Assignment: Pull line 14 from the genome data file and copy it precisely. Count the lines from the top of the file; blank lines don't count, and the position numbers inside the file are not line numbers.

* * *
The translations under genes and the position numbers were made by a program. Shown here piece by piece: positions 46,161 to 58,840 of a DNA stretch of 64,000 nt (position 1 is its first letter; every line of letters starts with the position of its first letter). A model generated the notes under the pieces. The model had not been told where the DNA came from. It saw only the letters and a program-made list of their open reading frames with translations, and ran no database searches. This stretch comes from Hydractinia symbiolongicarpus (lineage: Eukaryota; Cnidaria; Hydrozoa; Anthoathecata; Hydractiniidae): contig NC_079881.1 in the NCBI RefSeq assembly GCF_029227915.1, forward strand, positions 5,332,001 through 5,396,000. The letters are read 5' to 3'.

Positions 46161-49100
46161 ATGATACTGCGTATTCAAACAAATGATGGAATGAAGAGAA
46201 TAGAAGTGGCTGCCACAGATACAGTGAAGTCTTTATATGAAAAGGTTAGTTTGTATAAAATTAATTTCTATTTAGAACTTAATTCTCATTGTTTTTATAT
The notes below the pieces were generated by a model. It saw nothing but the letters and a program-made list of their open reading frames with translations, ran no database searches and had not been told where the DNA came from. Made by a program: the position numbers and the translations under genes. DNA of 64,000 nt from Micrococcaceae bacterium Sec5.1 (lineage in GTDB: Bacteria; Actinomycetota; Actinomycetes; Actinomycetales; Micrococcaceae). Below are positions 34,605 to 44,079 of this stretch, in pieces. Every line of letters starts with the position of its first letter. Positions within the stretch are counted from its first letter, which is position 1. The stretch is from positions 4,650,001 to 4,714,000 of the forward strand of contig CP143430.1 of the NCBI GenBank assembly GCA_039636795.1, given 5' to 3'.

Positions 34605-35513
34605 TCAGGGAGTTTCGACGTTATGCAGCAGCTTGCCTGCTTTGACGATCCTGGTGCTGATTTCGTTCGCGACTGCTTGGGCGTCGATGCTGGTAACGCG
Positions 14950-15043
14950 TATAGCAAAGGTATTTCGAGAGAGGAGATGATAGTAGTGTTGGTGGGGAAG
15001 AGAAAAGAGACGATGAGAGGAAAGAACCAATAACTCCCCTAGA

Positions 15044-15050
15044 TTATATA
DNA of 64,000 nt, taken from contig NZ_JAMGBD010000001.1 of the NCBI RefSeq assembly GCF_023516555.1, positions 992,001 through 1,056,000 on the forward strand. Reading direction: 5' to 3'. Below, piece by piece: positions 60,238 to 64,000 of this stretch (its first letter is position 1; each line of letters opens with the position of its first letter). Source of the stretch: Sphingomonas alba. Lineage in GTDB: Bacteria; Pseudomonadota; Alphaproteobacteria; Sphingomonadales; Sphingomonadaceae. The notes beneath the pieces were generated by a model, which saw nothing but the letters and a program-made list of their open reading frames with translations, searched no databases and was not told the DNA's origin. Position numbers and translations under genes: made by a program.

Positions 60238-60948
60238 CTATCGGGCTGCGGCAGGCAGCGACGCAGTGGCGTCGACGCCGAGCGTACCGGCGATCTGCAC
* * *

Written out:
Positions 60238-60948